It’s important that you set your own profitability targets, but those targets should not be set in isolation. Goals should emerge from a plan of how you want your organisation to work, reflecting a deep understanding of your industry. Good targets aren’t just made up by the finance department; they should involve people right across the business and be understood throughout your team. Identify a small number of relevant benchmarks for the business that the whole team can get behind; these could cover things like business development performance, staff costs and effectiveness, workspace and overhead costs, as well as overall profitability. And don’t forget to apply the same planning disciplines to clients and projects.

You should have data at your fingertips to allow you and your people to make good decisions and act fast. Be sure to set up simple information systems that will enable you to keep an eye on your progress. Track what’s going on, assess implications and move quickly to change things if they’re not going to plan.


Talent will always be the biggest proportion of your cost, but it’s also the biggest contributor to low profitability if not managed properly. Staff costs need to be matched by revenue; match your costs to the level of business you can be confident about and be flexible in how you deal with upside opportunities. Don’t invest ahead and chase the dream.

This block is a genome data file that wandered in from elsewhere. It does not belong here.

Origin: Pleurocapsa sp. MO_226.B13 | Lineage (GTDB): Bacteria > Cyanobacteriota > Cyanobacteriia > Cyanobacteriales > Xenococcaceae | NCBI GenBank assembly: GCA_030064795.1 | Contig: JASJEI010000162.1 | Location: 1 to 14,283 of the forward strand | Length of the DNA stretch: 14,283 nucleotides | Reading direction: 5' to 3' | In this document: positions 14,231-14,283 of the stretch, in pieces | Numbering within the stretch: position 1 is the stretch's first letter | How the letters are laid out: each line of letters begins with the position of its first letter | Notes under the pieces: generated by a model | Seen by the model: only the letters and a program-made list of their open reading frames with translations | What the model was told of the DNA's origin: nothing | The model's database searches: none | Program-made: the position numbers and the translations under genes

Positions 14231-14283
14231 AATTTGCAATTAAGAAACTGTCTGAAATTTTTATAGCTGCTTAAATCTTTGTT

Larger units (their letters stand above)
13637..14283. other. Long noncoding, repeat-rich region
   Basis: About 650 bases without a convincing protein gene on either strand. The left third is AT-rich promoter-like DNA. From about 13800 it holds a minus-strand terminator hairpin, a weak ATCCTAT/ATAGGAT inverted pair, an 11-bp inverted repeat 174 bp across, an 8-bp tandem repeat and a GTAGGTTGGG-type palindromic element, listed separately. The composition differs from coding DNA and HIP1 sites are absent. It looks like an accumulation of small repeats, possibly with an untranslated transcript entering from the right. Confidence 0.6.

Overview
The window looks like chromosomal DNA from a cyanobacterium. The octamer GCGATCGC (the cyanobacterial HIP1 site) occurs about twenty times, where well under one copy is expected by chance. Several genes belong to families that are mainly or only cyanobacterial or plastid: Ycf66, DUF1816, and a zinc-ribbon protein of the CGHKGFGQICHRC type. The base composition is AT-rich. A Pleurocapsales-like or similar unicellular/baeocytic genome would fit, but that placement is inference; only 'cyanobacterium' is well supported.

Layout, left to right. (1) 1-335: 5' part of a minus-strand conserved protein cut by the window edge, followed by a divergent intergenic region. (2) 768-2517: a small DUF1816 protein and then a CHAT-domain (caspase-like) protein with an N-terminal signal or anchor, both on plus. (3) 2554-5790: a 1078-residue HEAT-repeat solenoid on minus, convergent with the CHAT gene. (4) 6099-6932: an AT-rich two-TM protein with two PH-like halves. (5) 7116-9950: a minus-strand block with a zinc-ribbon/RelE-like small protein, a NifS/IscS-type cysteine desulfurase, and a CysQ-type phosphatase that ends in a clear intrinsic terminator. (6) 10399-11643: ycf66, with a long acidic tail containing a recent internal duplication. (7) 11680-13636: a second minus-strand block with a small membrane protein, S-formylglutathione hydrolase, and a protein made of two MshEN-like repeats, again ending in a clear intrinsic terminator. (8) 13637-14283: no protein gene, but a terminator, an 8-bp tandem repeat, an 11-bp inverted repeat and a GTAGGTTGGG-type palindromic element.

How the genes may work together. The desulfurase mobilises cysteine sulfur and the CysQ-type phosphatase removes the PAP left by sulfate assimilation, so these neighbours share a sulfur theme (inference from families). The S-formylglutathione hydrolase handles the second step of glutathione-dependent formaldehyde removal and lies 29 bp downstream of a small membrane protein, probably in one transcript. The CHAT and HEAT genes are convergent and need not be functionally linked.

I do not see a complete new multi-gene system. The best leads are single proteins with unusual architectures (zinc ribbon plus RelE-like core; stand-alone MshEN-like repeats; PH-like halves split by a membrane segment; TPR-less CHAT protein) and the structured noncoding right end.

From juniors to senior management, it’s important to understand what each staff member adds in terms of value, and what returns you get for their salary. Know your capacity and where there are gaps in your returns.

Your people are your biggest asset so it’s vital to make sure you’re getting the best out of your team. When your workforce are happy, motivated and focused on what they do best, they’re likely to be more committed and productive, delivering outstanding work and driving the company’s continued success.

With high recruitment costs and onboarding new staff likely to take a couple of months, your bottom line will be hit hard if you don’t keep your best people. If you’re losing staff too quickly it will be expensive and you’ll need to ask tough questions about your hiring process, your culture and your management. The right hiring processes, culture and management skills are invaluable in maintaining profitability.


Though it’s no mean feat, it is possible to increase profitability considerably, and by higher margins than many would expect. No matter how tough the market gets, you should never put your head in the sand and accept declining profitability, nor should you continue doing the same old things expecting different results. Instead, be brave and address the issues head-on.

When your profits increase, make sure there's something in it for everyone. Try to ensure that your workforce is invested in the continued profitability of the company. By engaging everyone in the process, and building your profitability goals into your company culture, profitability becomes part of a winning mentality that is written into the fabric of your company.